“When I graduated from Virginia Tech, I got a job as an insulation salesperson and my company decided to pursue EIFS as part of their business model. I immediately fell in love with the system and decided to pursue it as a full-time career,” says Michael B. Chaney, president of James River Exteriors, telling W&C how he got involved in the trades specifically as an exterior cladding contractor. 

The company, located in Richmond, Va., specializes in the design and installation of exterior wall claddings. With 23 years in business and currently approximately 50 employees, the company has membership with EIMA, AWCI, ABC, AGC, NAHB and the Home Builders Association of Richmond.

“We are an exterior cladding company, we can pretty much install any exterior cladding (other than glass) that you can think of,” Chaney says. “I think our flexibility and our niche is being able to install so many different products and the combination of numerous products. That makes us attractive in the eyes of building owners and general contractors because it’s single source responsibility and less involvement of multiple trades.”

Stay Focused

With nearly 25 years in the business, James River Exteriors has seen its share of the good times and the bad. Chaney says that like other businesses, the company has its share of ebbs and flows with the overall growth of the economy. James River Exteriors has grown steadily as a business since its inception (explosive growth during the 2000s) but now Chaney says the company is experiencing a more manageable incremental growth.

“We did experience the downturn, although because we are a finish trade we weren’t impacted as much in 2008 as we were in subsequent years,” says Chaney. “I think as our service offerings have increased so has our revenue but not by leaps and bounds like it did from 2002 to 2006.

He says currently that business is better but not spectacular. The downturn forced some competitors out of the marketplace, he says, but there isn’t the bulk of work available like it was in the previous decade.

“I think you are starting to see some reinvestment by companies that have been on the sideline for a number of years and as the economy continues to recover I think you will see more of that.”

Jobs Well Done

Recently, James River Exteriors worked on a 400-plus room dormitory for the rapidly growing Christopher Newport University, in Newport News, Va. The building was located right beside campus and was privately funded by the university’s real estate foundation.

W.M. Jordan Company Inc. served as the general contractor and Glave & Holmes Architecture served as the architect of record. Originally, James River Exteriors was contracted to install a synthetic (pre-finished and foam backed) pre-cast veneer cladding for the cornice and rake details, hard-coat stucco system at the gables, and the fiber cement siding at the roof wells.

“This was going to be the company’s first project with the synthetic pre-cast veneer material but we knew with our background in EIFS, masonry, and exterior trim we could make this a great project for all involved.”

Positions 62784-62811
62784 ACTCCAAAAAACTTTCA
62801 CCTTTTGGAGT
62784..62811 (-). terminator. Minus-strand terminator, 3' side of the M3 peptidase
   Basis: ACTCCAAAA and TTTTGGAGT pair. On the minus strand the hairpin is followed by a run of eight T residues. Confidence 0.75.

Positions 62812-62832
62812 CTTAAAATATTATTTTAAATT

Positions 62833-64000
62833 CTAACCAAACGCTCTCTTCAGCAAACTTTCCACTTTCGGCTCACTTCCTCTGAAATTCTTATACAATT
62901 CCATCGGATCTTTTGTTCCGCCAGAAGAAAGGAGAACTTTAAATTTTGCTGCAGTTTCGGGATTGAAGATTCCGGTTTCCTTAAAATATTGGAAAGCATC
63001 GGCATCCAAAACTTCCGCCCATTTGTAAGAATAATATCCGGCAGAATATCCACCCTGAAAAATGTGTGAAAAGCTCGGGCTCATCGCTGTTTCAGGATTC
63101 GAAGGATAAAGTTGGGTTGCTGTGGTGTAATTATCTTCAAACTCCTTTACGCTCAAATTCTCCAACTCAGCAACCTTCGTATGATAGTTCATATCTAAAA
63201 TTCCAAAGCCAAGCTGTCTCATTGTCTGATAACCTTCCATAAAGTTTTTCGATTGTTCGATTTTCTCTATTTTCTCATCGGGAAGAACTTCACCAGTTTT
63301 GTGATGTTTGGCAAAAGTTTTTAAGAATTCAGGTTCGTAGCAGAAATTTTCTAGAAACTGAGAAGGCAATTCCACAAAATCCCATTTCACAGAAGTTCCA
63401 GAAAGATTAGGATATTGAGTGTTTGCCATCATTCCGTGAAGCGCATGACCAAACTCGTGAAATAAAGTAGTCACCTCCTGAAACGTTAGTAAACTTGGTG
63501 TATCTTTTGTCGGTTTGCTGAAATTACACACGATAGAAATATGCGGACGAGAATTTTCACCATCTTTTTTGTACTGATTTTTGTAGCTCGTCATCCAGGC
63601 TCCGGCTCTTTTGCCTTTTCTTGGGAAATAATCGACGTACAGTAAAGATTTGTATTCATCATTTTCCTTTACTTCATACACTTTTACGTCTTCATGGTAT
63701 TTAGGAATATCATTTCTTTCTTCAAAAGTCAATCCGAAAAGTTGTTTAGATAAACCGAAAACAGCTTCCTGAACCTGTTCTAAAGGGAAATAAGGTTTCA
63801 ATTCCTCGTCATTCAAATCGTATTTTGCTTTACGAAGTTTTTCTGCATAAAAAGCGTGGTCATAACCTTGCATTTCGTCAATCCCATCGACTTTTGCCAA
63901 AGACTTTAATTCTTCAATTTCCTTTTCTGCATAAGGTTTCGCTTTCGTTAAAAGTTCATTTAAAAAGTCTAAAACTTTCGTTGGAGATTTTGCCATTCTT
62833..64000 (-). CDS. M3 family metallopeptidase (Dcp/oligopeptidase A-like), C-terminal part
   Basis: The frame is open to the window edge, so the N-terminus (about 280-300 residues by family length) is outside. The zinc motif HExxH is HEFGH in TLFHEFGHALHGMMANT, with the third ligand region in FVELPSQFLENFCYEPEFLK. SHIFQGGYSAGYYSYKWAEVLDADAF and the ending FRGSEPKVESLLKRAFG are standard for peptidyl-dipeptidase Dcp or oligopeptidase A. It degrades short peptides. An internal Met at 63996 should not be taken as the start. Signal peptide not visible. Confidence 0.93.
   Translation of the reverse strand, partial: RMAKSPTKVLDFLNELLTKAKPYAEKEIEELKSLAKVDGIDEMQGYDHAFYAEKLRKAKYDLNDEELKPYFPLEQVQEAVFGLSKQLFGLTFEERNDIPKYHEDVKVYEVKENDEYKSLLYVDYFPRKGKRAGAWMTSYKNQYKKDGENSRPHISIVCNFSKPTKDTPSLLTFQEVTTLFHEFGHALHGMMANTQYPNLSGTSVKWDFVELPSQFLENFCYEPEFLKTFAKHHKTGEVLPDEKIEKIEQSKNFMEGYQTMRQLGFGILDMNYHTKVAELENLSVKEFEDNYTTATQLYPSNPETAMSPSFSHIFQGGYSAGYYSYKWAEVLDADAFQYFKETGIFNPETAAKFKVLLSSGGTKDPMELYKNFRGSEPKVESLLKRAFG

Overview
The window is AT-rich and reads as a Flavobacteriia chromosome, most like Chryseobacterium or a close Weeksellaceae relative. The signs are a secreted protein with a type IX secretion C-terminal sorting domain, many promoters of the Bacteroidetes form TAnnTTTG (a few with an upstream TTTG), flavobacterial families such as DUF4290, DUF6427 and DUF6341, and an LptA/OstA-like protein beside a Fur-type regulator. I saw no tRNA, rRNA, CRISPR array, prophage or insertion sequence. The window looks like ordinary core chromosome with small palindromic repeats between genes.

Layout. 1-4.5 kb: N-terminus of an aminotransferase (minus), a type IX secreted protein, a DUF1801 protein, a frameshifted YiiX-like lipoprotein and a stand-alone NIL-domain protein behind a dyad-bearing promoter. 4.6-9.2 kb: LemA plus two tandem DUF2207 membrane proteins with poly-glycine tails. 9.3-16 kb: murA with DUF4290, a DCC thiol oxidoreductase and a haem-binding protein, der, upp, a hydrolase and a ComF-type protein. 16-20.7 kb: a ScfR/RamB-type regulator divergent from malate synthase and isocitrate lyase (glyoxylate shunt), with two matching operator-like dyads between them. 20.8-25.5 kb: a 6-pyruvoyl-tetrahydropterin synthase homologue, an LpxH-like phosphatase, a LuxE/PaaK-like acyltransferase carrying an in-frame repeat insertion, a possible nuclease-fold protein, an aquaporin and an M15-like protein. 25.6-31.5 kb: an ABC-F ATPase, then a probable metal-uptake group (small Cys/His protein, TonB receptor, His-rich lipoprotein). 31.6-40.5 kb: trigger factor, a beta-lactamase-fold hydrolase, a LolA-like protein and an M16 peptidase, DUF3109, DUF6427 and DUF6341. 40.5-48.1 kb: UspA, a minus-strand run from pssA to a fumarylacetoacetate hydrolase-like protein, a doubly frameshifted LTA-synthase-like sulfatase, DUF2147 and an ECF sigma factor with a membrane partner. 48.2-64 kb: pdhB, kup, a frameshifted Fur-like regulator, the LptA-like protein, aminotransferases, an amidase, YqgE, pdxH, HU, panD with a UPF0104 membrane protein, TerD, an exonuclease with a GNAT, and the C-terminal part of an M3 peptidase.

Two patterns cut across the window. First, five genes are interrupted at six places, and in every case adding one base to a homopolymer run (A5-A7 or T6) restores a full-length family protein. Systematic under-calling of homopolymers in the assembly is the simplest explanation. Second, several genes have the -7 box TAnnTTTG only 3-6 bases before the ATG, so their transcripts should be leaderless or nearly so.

“Since we were only contracted to install the synthetic pre-cast, our conversations with the manufacturer and distributor focused solely on installation,” Chaney reports. “Well, about two weeks before we were going to send our guys down to the manufacturer for training we received a phone call from our customer asking for our help because they were not getting a great feeling about the synthetic pre-cast manufacturer’s ability to produce the material needed within their schedule.”

Chaney had an immediate solution: EIFS. The company knew it could match the architect’s design intent and save its customer money while delivering a strong finish product. James Rivers Exterior’s only concern was matching the finish texture and color.

“We scrambled to build a mock-up and contacted Master Wall,” says Chaney. The EIFS manufacturer provided the necessary details and suggested the subcontractor use the Travertine finish.

“Looking back, the mock-up panel and approval process was the most stressful part of this project,” he says. “Once we mobilized and started everything pretty much went smoothly.”

The entire design was based on mimicking a pre-cast finish above the fourth floor that wouldn’t add the need for any additional structural supports since this building was wood framed. Once the finish color was chosen, Chaney says it was easy to satisfy the other stressed elements such as:

  • Proper joint locations that would mimic the design of real pre-cast.
  • Historically proper pre-cast details.
  • Compound miter at all gables where eave terminates into the water-table and rake.

All of these elements were accomplished because of the flexibility of EIFS with the EPS foam. Ultimately, Master Wall’s Rollershield Drainage EIF system with the Travertine finish was chosen.

What Lies Ahead

So far, 2015 is still looking better for the subcontractor. Chaney says the current construction climate seems to be trending upward and he hopes that the company will follow that path, but there are also numerous challenges that the company faces every day. The aging workforce, regulatory changes, the lack of business operation credit available, and the use of technology in the industry are just some of the challenges that all wall and ceiling contractors face, he says.

“All of these things can be either opportunities or threats depending on how you attack them and your overall business plan.”

For Chaney, his personal long-term goals are to build a successful thriving business that provides for his family and can be a lasting legacy to leave. His sons are in the business and they are now having kids themselves.

 “It would be an awesome accomplishment to see them carry on the business and possibly their children after them,” he says.